Tax Saving Techniques

Following are some generally recognized financial planning tools that may help you reduce your tax bill. Charitable Giving - Instead of selling your appreciated long-term securities, donate the stock instead and avoid paying tax on the unrealized gain while still getting a charitable tax deduction for the full fair market value. Health Savings Accounts (HSAs)

By |2021-02-10T14:52:24+00:00February 28th, 2016||Comments Off on Tax Saving Techniques

Deducting Mortgage Interest

If you own a home, and you itemize your deductions on Schedule A, you can claim a deduction for the interest paid. To be deductible, the interest you pay must be on a loan secured by your main home or a second home (including a second home that is also rented out for part of

By |2021-02-10T14:53:57+00:00February 28th, 2016||Comments Off on Deducting Mortgage Interest

Capital Gains and Losses

Almost everything you own and use for personal purposes, pleasure or investment is a capital asset. The IRS says when you sell a capital asset, such as stocks, the difference between the amount you sell it for and your basis, which is usually what you paid for it, is a capital gain or a capital

By |2021-02-10T14:54:43+00:00February 28th, 2016||Comments Off on Capital Gains and Losses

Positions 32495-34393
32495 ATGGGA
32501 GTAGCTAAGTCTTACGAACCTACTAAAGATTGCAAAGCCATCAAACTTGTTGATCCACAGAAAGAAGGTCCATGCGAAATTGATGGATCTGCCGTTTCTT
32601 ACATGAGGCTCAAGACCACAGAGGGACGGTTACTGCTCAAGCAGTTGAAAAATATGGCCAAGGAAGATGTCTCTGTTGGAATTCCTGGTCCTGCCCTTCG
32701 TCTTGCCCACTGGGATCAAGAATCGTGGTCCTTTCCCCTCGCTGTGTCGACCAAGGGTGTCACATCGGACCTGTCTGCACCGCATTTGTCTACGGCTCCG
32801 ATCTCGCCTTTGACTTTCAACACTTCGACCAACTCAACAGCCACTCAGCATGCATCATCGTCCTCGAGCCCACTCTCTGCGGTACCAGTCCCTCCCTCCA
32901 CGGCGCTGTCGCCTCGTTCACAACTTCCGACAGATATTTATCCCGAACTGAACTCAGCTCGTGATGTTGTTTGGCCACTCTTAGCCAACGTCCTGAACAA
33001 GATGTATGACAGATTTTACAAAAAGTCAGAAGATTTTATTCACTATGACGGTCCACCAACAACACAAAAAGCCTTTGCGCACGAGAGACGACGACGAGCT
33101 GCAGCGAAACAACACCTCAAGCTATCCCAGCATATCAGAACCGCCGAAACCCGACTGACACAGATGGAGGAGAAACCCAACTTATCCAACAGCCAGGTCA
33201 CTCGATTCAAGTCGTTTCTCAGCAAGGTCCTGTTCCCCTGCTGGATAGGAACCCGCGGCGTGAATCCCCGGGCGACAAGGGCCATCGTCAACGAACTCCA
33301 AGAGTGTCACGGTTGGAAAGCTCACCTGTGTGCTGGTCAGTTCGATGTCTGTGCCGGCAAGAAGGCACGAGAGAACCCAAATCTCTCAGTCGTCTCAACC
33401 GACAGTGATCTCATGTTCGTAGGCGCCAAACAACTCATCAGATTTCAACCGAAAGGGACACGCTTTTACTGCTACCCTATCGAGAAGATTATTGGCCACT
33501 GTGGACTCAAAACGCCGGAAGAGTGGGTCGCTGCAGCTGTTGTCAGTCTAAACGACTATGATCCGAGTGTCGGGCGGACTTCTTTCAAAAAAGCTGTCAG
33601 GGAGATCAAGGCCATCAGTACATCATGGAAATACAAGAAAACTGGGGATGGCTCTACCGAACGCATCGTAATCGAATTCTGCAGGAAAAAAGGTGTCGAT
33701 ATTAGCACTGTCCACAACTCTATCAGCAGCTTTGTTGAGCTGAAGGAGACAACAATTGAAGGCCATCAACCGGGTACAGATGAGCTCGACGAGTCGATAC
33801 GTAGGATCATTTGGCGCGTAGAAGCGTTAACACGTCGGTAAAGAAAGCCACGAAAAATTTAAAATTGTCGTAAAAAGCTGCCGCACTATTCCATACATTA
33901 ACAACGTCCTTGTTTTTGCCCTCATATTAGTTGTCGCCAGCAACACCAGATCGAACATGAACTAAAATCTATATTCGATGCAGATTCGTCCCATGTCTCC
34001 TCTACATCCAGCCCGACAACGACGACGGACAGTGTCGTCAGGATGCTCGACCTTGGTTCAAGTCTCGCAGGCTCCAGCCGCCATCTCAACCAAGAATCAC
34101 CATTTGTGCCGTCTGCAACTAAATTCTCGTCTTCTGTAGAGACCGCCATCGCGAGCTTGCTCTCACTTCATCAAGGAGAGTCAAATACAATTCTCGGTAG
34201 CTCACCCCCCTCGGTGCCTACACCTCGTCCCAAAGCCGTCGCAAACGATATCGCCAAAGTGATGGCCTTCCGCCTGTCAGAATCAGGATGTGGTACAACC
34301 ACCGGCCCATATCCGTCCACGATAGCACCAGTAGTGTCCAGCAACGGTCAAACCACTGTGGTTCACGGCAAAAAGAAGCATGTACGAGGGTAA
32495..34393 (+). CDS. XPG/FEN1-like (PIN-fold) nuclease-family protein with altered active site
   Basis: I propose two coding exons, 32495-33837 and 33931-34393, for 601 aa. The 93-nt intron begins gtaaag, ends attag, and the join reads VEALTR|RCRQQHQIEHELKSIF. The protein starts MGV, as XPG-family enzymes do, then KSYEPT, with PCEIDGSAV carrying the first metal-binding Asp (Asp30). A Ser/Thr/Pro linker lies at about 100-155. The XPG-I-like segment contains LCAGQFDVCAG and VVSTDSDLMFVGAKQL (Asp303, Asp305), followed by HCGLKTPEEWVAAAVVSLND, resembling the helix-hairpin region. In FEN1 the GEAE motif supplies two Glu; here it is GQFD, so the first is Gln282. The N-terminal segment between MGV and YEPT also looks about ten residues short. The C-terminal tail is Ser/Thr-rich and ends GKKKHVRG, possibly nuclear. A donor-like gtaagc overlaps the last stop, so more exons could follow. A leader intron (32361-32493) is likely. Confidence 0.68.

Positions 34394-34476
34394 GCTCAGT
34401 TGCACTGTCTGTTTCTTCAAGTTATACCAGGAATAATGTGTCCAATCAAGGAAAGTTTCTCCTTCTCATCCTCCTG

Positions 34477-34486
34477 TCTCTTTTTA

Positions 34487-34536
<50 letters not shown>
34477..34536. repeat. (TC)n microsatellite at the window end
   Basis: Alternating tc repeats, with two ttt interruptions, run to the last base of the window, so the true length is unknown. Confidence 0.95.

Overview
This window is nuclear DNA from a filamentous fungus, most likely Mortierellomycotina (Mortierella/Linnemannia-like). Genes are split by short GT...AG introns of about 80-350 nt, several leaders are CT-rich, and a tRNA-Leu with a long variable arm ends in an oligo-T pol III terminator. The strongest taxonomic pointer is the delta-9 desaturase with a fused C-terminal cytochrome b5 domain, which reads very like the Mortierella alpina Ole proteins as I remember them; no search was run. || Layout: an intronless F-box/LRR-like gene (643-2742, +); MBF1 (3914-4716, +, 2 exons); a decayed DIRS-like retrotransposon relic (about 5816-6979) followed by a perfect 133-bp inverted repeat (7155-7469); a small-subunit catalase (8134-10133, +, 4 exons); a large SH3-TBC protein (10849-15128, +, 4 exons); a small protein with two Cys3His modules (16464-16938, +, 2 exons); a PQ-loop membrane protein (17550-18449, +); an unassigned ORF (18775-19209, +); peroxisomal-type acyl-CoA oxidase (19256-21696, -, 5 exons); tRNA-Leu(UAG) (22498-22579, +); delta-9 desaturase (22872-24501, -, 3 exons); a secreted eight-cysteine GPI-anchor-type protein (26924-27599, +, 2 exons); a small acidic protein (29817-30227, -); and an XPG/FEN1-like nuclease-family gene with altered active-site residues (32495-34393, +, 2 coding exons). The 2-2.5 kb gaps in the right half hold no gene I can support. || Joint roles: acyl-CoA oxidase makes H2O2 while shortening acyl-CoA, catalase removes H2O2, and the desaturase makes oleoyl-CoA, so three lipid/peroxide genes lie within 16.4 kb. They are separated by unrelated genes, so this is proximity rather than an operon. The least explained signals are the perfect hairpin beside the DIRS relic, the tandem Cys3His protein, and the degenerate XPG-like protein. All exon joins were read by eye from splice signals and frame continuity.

Coverdell Savings Accounts

A Coverdell Education Savings Account (ESA) is a savings account created as an incentive to help parents and students save for education expenses. The total contributions for the beneficiary (who is under age 18 or is a special needs beneficiary) of this account in any year cannot be more than $2,000, no matter how many

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IRA Contributions

One popular tax savings outlet available to taxpayers today is the Individual Retirement Account, more commonly referred to as an IRA. There are several options you have when deciding which type of IRA account to enter into. You may be able to take a tax deduction for the contributions to a traditional IRA, depending on

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ROTH IRA Contributions

Confused about whether you can contribute to a Roth IRA? The IRS suggests checking these simple rules: Income To contribute to a Roth IRA, you must have compensation (e.g., wages, salary, tips, professional fees, bonuses). Your modified adjusted gross income must be less than: $196,000 — Married Filing Jointly. $10,000 — Married Filing Separately (and

By |2021-02-10T14:58:59+00:00February 28th, 2016||Comments Off on ROTH IRA Contributions
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